The deals were promoted with window signs — the sole promotion getting play there. "You can do combo meals in c-stores if you focus on it," said senior vice president of marketing, John Fisher. "The margins are northward of 50 percent, and it was very successful."

Smaller deals, such as two bottles of Gatorade for $3, were promoted only at the shelf and didn't involve crew participation. "We will always have a traffic-driving message outside, which this summer was a 99-cent drink," Fisher said. "The idea was to get [customers] inside and then bundle them up with a hot dog or sandwich, or trade them up to a larger size drink. Then we added a coupon to get them to buy a bundle next time."

Historically, the chain has had no radio and little outdoor advertising, Fisher said. "When we launch our phased media this fall with the Bean Street Coffee, it will be all about great-tasting coffee at Kangaroo Express. A year from now, I want people to say, ‘Man, Kangaroo Express has great coffee, the store is easy to shop, it's clean, the people are friendly, and the prices are fair.'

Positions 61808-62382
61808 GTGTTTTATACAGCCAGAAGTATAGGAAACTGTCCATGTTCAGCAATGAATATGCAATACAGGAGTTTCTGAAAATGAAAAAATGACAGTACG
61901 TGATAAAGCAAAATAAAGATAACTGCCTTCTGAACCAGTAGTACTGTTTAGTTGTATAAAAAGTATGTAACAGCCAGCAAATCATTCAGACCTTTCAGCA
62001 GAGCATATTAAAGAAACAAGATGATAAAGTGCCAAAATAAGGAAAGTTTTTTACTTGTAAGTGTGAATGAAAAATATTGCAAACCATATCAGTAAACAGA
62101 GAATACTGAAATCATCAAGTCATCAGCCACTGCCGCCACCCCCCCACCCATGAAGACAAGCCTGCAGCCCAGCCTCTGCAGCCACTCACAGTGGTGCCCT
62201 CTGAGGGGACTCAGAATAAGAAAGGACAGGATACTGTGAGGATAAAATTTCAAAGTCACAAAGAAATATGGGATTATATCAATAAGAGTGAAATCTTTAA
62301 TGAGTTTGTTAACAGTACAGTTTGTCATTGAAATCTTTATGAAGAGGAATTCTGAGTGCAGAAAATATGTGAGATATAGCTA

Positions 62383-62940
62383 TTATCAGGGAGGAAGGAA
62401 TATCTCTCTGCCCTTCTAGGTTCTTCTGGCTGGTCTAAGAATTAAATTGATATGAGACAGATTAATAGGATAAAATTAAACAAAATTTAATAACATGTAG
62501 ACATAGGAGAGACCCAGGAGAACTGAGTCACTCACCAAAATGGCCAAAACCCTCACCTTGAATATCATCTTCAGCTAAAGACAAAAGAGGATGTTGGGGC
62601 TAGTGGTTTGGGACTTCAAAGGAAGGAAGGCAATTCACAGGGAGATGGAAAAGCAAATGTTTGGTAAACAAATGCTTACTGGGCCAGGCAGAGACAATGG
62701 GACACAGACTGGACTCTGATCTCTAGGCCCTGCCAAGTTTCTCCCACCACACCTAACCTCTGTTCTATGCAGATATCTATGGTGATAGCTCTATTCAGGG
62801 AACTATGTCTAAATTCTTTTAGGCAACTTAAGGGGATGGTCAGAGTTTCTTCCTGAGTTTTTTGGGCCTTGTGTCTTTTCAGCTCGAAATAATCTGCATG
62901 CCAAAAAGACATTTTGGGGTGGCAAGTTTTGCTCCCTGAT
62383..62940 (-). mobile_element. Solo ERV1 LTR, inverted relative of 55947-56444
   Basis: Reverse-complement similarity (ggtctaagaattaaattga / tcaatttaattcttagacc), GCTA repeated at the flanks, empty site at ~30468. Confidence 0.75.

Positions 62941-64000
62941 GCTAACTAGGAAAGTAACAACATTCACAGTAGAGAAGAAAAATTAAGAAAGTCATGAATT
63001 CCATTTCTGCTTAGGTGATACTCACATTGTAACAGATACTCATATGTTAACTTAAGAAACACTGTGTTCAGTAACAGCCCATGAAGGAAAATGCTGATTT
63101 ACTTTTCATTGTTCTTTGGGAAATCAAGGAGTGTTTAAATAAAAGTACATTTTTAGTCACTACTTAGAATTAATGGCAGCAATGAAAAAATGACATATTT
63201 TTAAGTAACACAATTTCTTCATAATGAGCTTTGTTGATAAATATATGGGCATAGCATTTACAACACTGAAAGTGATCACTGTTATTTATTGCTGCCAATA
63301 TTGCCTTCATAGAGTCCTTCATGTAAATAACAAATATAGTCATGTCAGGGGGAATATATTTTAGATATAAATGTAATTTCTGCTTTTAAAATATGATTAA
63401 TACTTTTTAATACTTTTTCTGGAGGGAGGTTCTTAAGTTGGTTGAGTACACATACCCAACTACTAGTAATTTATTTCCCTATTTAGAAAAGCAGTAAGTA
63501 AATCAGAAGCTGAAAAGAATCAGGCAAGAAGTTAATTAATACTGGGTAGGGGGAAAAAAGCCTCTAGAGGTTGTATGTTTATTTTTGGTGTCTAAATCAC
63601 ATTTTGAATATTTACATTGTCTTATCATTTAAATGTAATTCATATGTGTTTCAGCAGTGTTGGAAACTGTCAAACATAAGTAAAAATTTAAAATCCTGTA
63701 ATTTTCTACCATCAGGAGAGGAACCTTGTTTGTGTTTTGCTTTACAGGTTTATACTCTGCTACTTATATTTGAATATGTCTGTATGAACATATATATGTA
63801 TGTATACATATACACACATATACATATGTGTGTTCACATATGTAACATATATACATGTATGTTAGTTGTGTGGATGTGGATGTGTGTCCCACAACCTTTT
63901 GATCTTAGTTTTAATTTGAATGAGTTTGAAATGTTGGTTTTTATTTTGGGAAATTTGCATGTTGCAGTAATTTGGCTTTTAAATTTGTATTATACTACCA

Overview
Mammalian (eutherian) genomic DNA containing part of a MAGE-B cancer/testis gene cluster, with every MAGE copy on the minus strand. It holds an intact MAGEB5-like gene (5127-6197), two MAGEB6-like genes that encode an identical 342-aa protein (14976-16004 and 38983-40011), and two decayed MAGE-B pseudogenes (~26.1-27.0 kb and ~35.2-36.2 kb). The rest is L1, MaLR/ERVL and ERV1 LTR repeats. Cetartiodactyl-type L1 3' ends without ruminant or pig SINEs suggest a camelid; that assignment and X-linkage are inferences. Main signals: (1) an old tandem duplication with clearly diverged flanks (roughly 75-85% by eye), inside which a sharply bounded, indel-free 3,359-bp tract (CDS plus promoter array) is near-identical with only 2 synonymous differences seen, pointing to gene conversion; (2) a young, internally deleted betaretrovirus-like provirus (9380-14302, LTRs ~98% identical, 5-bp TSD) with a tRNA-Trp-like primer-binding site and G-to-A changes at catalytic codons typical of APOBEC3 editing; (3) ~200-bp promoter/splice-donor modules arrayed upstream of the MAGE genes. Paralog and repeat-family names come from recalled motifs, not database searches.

"We want to show our customers, rather than tell them. I know our employees can make great coffee, so we will advertise that. But we want people to say: ‘They're more than coffee — they can execute.' We want to surprise people."

The Pantry Fuel Strategy is a Gas

With the implementation of new fuel pricing software, The Pantry is predicting healthier sales and more consistent margins at the pump, boosting a category that now accounts for 70 percent of revenue and 30 percent of net income.